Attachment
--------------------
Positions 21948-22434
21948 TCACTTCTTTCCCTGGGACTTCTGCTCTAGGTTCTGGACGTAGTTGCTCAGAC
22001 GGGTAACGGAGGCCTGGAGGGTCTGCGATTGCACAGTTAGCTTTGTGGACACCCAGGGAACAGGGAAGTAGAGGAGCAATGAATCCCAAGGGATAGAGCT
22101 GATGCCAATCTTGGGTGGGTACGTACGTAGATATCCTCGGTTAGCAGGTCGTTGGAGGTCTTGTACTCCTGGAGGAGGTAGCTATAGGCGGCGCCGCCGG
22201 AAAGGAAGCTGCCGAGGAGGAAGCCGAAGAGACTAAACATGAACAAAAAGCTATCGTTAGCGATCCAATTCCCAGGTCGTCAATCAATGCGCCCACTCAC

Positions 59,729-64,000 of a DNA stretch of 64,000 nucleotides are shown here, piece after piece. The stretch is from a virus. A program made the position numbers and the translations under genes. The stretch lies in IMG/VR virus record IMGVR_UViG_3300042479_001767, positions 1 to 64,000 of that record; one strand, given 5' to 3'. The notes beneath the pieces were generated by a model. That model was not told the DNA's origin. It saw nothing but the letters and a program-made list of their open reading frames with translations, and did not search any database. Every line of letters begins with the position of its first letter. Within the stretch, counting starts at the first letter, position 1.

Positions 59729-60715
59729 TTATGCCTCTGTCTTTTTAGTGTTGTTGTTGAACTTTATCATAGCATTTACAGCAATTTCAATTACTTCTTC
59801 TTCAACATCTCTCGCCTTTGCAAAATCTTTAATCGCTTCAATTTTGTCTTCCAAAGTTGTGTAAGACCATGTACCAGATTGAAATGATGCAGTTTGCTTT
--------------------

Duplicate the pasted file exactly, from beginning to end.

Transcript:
Positions 21948-22434
21948 TCACTTCTTTCCCTGGGACTTCTGCTCTAGGTTCTGGACGTAGTTGCTCAGAC
22001 GGGTAACGGAGGCCTGGAGGGTCTGCGATTGCACAGTTAGCTTTGTGGACACCCAGGGAACAGGGAAGTAGAGGAGCAATGAATCCCAAGGGATAGAGCT
22101 GATGCCAATCTTGGGTGGGTACGTACGTAGATATCCTCGGTTAGCAGGTCGTTGGAGGTCTTGTACTCCTGGAGGAGGTAGCTATAGGCGGCGCCGCCGG
22201 AAAGGAAGCTGCCGAGGAGGAAGCCGAAGAGACTAAACATGAACAAAAAGCTATCGTTAGCGATCCAATTCCCAGGTCGTCAATCAATGCGCCCACTCAC

Positions 59,729-64,000 of a DNA stretch of 64,000 nucleotides are shown here, piece after piece. The stretch is from a virus. A program made the position numbers and the translations under genes. The stretch lies in IMG/VR virus record IMGVR_UViG_3300042479_001767, positions 1 to 64,000 of that record; one strand, given 5' to 3'. The notes beneath the pieces were generated by a model. That model was not told the DNA's origin. It saw nothing but the letters and a program-made list of their open reading frames with translations, and did not search any database. Every line of letters begins with the position of its first letter. Within the stretch, counting starts at the first letter, position 1.

Positions 59729-60715
59729 TTATGCCTCTGTCTTTTTAGTGTTGTTGTTGAACTTTATCATAGCATTTACAGCAATTTCAATTACTTCTTC
59801 TTCAACATCTCTCGCCTTTGCAAAATCTTTAATCGCTTCAATTTTGTCTTCCAAAGTTGTGTAAGACCATGTACCAGATTGAAATGATGCAGTTTGCTTT